Cannabis Business Association of Sonoma County, CBASC

CANNABIS BUSINESS ASSOCIATION OFSONOMA COUNTY

Organizations THAT SUPPORT CBASC

ABOUT CBASC

CBASC represents cannabis and hemp member-businesses and professionals across Sonoma County, and together we are leading the charge to make local regulations more supportive of craft cannabis businesses and transforming the County into a world-class cannabis tourism destination. 

We are currently prioritizing supporting the Hemp Ordinance and Cannabis Ordinance revisions as top priorities.

Board of Directors

Eric Pearson - SPARC
Erich Pearson
SPARC
Erin Gore - Garden Society
Erin Gore
Garden Society
Dennis Hunter - CannaCraft
Dennis Hunter
CannaCraft
Alexa Wall - Moonflower Delivery
Alexa Wall
Luma California
Ron Ferraro - Bango Distribution
Ron Ferraro
Elyon Cannabis

PRO BONO Legal Counsel

Joe Rogoway
Rogoway Law Group
Cannabis Attorney Hilary St. Jean at Rogoway Law Group, California.
Hilary St. Jean
Rogoway Law Group
Cannabis Attorney Blair Gue at Rogoway Law Group, California
Blair Gue
Rogoway Law Group

Our board

The Cannabis Business Association of Sonoma County’s volunteer Board of Directors is made up of recognized leaders in the cannabis industry with operations in Sonoma County. From cannabis manufacturing and retail, to cannabis cultivation and distribution, our Board represents the broad diversity of our membership and the cannabis industry operators in Sonoma County.

Board of Directors:

  • Erich Pearson, SPARC
  • Erin Gore, Garden Society
  • Dennis Hunter, Canna Craft
  • Alexa Wall, Moonflower Delivery
  • Ron Ferraro, Elyon Cannabis

Pro Bono Legal Counsel:

  • Rogoway Law Group

Board of Directors

Eric Pearson - SPARC
Erich Pearson
SPARC
Erin Gore - Garden Society
Erin Gore
Garden Society
Ron Ferraro - Bango Distribution
Ron Ferraro
Elyon Cannabis
Alexa Wall - Moonflower Delivery
Alexa Wall
Luma California
Dennis Hunter - CannaCraft
Dennis Hunter
CannaCraft

PRO BONO Legal Counsel

Rogoway Law Group
Joe Rogoway
Joe Rogoway
Managing Partner
Cannabis Attorney Hilary St. Jean at Rogoway Law Group, California.
Hilary St. Jean
Senior Counsel
Cannabis Attorney Blair Gue at Rogoway Law Group, California
Blair Gue
Senior Counsel

Our board

The Cannabis Business Association of Sonoma County’s volunteer Board of Directors is made up of recognized leaders in the cannabis industry with operations in Sonoma County. From cannabis manufacturing and retail, to cannabis cultivation and distribution, our Board represents the broad diversity of our membership and the cannabis industry operators in Sonoma County.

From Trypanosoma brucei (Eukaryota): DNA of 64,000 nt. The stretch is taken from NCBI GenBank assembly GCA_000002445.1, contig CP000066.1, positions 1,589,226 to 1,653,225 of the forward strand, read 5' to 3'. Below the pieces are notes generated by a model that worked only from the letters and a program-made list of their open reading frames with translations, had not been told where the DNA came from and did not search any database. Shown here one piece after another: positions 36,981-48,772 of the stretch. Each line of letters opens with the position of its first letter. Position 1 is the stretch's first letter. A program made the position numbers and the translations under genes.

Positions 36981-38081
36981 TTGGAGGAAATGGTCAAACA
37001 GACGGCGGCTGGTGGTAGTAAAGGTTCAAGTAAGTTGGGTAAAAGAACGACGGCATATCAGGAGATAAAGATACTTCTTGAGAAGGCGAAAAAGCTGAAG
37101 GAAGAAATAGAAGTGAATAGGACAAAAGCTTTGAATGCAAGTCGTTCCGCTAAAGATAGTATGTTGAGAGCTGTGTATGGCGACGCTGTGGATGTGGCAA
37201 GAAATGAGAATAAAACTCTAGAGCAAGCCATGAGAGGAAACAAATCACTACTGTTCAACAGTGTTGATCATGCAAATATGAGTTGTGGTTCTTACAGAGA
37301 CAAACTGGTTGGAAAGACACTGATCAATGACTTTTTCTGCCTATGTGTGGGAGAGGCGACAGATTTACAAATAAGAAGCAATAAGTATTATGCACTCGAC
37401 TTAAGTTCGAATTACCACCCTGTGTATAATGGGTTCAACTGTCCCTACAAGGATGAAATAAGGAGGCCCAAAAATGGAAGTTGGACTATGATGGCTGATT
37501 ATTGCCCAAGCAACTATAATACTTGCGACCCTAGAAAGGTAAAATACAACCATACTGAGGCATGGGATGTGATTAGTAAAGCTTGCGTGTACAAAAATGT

Board of Directors:

  • Erich Pearson, SPARC
  • Erin Gore, Garden Society
  • Dennis Hunter, Canna Craft
  • Alexa Wall, Moonflower Delivery
  • Ron Ferraro, Elyon Cannabis

Pro Bono Legal Counsel:

  • Rogoway Law Group

PROPOSED AMENDMENTS TO COUNTY CODE

DEFINITIONS 

  • Existing: SCC §20-02-140

CALIFORNIA STATE STATUTORY AND REGULATIONS ALIGNMENT

  • B&P §26001
  • BCC Reg §5000
  • CDPH §40100
  • CDFA §8000

ANALYSIS

The SCC definitions should be aligned with state law and this can be accomplished with language such as: “The County of Sonoma adopts herein all adult use, medical, and commercial cannabis definitions contained within the regulations promulgated by the Bureau of Cannabis Control (commencing with §5000), California Department of Public Health Manufactured Cannabis Safety Branch (commencing with §40100), California Department of Food and Agriculture (CalCannabis §8000), and those contained within MAUCRSA (commencing at Business and Professions Code §26001 et. seq.).

LICENSE TYPES

  • Strike:SCC §26-88-250(c)(5) (events)
  • Strike: SCC §26-88-250(c)(6)
  • Amend: SCC 26-88-256(g)(13)
  • Add Type 7, N, P, Delivery, Events

CALIFORNIA STATE STATUTORY AND REGULATIONS ALIGNMENT

  • B&P §26050
  • B&P§26061
  • CDPH §40118
  • BCC §5600-§5604
  • CDFA §8303

ANALYSIS

The County should align with the State and authorize the same license types as are authorized by the state.

By striking and amending the listed SCC provisions, the County will be aligning with the state on issues such as manufacturing, infusion, processing, non-storefront delivery, and special events.

SETBACKS

  • Amend: SCC 26-88-254(f)(6)-(8)
  • Amend: SCC 25-88-256(f)

CALIFORNIA STATE STATUTORY AND REGULATIONS ALIGNMENT

  • B&P 26054(b)
  • BCC §5026(a)

ANALYSIS